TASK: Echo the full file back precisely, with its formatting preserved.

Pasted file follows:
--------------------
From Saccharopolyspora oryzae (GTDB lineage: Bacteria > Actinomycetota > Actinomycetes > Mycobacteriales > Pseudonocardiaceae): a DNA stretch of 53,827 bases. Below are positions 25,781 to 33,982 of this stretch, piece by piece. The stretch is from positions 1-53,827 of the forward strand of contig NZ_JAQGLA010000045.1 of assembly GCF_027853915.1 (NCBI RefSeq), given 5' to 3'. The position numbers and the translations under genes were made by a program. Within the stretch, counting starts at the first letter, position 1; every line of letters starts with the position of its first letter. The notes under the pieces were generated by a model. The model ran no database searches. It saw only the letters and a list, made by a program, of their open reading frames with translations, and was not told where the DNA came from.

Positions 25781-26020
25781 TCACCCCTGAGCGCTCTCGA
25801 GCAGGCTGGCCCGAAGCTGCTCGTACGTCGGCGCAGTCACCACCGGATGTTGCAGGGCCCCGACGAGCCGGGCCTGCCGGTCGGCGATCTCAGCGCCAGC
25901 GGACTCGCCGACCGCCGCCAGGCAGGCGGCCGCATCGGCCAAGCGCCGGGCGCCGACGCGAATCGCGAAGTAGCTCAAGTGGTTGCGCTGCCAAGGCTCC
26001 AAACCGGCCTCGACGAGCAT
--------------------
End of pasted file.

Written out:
From Saccharopolyspora oryzae (GTDB lineage: Bacteria > Actinomycetota > Actinomycetes > Mycobacteriales > Pseudonocardiaceae): a DNA stretch of 53,827 bases. Below are positions 25,781 to 33,982 of this stretch, piece by piece. The stretch is from positions 1-53,827 of the forward strand of contig NZ_JAQGLA010000045.1 of assembly GCF_027853915.1 (NCBI RefSeq), given 5' to 3'. The position numbers and the translations under genes were made by a program. Within the stretch, counting starts at the first letter, position 1; every line of letters starts with the position of its first letter. The notes under the pieces were generated by a model. The model ran no database searches. It saw only the letters and a list, made by a program, of their open reading frames with translations, and was not told where the DNA came from.

Positions 25781-26020
25781 TCACCCCTGAGCGCTCTCGA
25801 GCAGGCTGGCCCGAAGCTGCTCGTACGTCGGCGCAGTCACCACCGGATGTTGCAGGGCCCCGACGAGCCGGGCCTGCCGGTCGGCGATCTCAGCGCCAGC
25901 GGACTCGCCGACCGCCGCCAGGCAGGCGGCCGCATCGGCCAAGCGCCGGGCGCCGACGCGAATCGCGAAGTAGCTCAAGTGGTTGCGCTGCCAAGGCTCC
26001 AAACCGGCCTCGACGAGCAT